Swamiji talked about the rapid progress of Japan and how she raised herself from a simple state, not marked for culture and civilization, into a country with self-reliance. He spoke of the French Revolution and Napoleon. From an ordinary soldier Napoleon raised himself to the pinnacle of glory through self-reliance and strong character. This topic again changed his countenance and bearing completely. He had become another person, as if he had gone to the time of Napoleon in France.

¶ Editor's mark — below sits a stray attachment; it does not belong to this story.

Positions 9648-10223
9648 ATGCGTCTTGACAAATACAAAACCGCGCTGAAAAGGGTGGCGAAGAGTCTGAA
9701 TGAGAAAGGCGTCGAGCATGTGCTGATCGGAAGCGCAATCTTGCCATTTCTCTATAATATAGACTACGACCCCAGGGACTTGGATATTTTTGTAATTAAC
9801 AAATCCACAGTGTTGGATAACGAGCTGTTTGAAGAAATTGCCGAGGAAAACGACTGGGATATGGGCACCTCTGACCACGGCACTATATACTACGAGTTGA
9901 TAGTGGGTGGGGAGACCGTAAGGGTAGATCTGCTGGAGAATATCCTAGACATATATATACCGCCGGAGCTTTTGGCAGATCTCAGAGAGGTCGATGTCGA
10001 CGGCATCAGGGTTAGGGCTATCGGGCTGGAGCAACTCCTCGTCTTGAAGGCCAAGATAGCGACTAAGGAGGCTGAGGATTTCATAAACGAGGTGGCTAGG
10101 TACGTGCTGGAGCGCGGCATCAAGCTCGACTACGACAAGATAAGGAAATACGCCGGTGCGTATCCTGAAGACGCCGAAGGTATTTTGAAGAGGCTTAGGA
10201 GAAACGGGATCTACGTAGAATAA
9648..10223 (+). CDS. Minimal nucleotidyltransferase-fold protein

He was full of vigour and vitality. His face became set with a purpose, the voice assumed a strong volume and pitch, eyes became large, and they shone with a glim of steel. He was so. much excited that sometimes he knelt on the pillow and again on the carpet and sometimes leapt up even in that sitting posture. Speaking of Napoleon, he himself had become like Napoleon. It was as if he himself were directing the fight of Jena and Austerlitz. “There goes the enemy — far away — they are flying — stop them — forward the eastern brigade — do not let a soul leave the field alive!…” “We have won the battle — we have conquered,” he cried in joy and sometimes with one hand and sometimes with both the hands raised he expressed his joy at the imaginary conquest and sang the French battle songs of victory.